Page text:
In the novel Speak by Laurie Halse Anderson, the readers are introduced to Melinda Sordino, a character who goes through her tainted freshman year as a quiet girl who wishes of acceptance by her fellow peers. But she holds a dark secret from the night of Kyle Rodgers party that is her reality. In everyone 's else 's perspective there was no seemingly thinkable reason for her to have called the police and for that everyone made her the Outcast. The author skillfully introduces a high school experience of an outcast, multiple social cliques represented by fake and real friends through one single character that embodies the very essence of the true meaning and impact of friendships. Throughout the story, this single character Melinda makes and reunites with friends that help her speak and some that make her search for help unfulfilled.
First, Molly’s human development is inhibited by her adoptive mother expecting her to behave like a lady and punishing her for success within other roles, such as Student Body President. This lack of freedom to decide what she wants to do is also applicable to her financial constraints that shaped her college decision based on scholarships as well as limitations surrounding her ability to be a film director due to her gender and sexuality. Personally, my human development was ultimately shaped by myself, however, my parents had influence in the background. While my parents expected me to attend college and get a job right after school, I ultimately wanted the same thing for myself and had some freedom in deciding which university to attend as well as what field to get a job in. However, I attended TCU, which they were strong proponents of, and pursuing jobs in the banking industry, which they regard as stable and respectable positions.
In America, women are steered away male-dominated STEM jobs before they even reach the workforce by getting placed on human-centered tracks in school. The large lack of women in STEM fields is justified by the notion that women are the ones that pick and prefer non-STEM jobs but this does not attempt to explain that women are conditioned by their families and society from birth to pick human-centered gentler occupations. Because of this, sex segregation continues to lurk in the workforce, and “is especially resilient because people so ardently believe in, enact, and celebrate gender stereotypes,” (Charles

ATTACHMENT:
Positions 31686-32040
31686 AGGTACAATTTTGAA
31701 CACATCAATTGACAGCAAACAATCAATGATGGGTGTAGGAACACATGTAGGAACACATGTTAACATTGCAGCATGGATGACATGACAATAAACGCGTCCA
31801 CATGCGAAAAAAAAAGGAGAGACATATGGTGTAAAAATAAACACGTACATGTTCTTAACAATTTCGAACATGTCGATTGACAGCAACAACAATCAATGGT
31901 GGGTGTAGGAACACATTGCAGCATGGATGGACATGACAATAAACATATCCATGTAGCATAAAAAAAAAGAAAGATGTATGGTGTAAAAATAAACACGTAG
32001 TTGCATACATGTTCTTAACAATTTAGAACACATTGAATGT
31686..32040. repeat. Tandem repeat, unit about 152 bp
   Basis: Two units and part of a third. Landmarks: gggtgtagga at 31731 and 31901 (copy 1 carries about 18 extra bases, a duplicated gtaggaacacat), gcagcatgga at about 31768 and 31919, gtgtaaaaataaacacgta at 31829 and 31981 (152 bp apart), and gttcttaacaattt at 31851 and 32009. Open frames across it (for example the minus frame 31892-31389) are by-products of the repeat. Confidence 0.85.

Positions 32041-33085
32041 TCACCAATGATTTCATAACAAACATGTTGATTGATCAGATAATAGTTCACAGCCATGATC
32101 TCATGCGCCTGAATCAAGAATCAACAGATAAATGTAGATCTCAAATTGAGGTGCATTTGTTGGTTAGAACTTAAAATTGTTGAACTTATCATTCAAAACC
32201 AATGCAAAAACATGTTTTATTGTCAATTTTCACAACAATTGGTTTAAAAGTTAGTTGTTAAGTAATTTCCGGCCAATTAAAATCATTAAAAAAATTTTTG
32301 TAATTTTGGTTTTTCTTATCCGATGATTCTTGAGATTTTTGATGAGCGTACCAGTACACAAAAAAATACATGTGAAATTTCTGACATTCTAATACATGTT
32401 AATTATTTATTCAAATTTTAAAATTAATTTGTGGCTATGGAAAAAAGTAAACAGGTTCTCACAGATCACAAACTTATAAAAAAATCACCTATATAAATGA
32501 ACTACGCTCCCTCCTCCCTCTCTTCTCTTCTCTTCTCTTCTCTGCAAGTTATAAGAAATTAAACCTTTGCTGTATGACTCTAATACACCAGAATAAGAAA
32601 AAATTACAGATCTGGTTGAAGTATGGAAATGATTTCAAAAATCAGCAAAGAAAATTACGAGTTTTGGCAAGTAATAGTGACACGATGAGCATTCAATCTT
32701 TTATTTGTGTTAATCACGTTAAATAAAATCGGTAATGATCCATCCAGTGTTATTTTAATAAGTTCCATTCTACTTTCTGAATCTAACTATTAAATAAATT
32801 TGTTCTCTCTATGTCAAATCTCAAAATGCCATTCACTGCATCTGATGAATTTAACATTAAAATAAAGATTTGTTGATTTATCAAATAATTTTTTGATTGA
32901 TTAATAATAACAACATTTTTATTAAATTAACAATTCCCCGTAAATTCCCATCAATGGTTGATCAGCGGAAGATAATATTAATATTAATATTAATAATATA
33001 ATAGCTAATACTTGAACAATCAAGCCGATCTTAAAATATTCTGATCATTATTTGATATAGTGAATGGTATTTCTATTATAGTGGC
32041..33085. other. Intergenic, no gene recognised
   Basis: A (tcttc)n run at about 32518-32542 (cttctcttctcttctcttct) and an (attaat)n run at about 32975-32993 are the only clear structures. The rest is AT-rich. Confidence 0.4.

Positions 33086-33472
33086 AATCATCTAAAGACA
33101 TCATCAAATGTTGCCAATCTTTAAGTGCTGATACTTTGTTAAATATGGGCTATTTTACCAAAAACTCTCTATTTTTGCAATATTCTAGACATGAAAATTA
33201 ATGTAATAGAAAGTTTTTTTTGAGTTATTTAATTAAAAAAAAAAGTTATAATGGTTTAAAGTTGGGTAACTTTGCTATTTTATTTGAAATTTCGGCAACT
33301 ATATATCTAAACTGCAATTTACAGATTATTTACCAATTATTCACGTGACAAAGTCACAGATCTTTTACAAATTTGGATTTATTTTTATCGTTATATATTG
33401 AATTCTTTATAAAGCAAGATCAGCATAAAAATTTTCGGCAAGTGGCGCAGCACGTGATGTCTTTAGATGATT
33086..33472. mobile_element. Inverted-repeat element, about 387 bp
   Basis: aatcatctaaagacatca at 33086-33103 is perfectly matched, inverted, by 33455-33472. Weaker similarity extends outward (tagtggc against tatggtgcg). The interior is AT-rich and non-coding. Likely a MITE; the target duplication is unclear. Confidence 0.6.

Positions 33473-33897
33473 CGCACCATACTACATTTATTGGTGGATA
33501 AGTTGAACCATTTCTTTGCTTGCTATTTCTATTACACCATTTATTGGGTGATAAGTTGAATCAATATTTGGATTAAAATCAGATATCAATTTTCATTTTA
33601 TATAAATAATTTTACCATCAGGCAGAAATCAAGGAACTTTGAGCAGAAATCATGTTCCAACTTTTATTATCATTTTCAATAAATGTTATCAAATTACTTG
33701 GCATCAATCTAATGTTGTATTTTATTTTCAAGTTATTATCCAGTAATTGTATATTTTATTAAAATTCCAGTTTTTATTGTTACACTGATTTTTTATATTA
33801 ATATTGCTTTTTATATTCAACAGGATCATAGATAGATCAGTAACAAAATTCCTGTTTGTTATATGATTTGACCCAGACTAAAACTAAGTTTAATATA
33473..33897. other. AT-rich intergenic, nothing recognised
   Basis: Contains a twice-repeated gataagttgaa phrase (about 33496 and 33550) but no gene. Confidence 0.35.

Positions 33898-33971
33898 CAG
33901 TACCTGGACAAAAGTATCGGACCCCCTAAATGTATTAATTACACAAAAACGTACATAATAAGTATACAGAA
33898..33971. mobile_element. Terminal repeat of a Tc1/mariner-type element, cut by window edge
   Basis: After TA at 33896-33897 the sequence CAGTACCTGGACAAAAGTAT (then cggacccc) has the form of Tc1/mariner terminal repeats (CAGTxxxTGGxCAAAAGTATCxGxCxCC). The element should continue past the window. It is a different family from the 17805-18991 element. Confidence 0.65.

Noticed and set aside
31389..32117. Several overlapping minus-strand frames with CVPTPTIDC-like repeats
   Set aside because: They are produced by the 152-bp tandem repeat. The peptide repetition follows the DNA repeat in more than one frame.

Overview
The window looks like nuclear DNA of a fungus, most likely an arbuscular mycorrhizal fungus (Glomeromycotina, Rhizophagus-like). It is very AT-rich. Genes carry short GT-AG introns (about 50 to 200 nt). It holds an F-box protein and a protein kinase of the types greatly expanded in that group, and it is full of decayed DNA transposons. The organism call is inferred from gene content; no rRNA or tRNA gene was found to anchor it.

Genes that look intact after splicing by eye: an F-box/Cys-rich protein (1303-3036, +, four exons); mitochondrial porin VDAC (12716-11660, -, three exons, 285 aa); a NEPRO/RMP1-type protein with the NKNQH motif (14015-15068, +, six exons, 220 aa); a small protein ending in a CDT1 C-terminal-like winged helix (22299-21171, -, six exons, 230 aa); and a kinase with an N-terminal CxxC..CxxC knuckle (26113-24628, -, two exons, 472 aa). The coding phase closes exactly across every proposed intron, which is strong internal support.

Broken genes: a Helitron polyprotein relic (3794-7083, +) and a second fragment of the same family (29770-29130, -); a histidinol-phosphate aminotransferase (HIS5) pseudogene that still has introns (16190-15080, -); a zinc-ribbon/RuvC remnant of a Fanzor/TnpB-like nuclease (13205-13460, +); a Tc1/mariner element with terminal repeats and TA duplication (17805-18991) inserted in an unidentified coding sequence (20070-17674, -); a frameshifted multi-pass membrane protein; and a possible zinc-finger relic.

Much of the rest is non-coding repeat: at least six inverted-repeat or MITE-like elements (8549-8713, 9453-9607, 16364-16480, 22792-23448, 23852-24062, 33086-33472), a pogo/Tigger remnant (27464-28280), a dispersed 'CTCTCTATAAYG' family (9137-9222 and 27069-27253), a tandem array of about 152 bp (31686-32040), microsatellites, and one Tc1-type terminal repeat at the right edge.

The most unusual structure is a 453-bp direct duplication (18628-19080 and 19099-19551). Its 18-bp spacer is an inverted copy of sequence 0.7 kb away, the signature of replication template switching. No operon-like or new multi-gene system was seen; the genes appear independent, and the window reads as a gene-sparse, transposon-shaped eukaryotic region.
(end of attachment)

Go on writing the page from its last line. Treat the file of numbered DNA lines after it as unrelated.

When Jeannette tells her mother: “I was too ashamed, Mom. I hid.” (page 5) she means this in two different ways. One being because she is ashamed to say her parents are homeless while she is not. Another is because she realizes that she felt this way during her childhood because there was a way they could have prevented it, but they chose not to. Jeannette is ashamed at times throughout The Glass Castle because of her parents lifestyle choice.
Her parents are so consumed with their problems they neglect Lynda and her brother. Instead of being able to focus on the children, the parents are focused on finding a solution for their financial problems or emotional problems. The children often have to give up their room for relatives that need a place to stay. They also feel they don't have a voice in their family. Lynda describes this in her essay by writing, "We were children with the sound turned off."
I applied to college and after I received any scholarship I wondered if it was due to a certain quota a university was trying to fulfill. I constantly questioned if I deserved it. I continuously undermined my challenging work. One day someone found out I got scholarships, which fully covered the expense of attending the Eastern Kentucky and their first response was “I wish I was Latino like you are a minority.” I continued to question myself. Then I received the news I was accepted as an MLK scholar to the University of Louisville and wondered if the university accepted me to be able to fill the female Latina quota.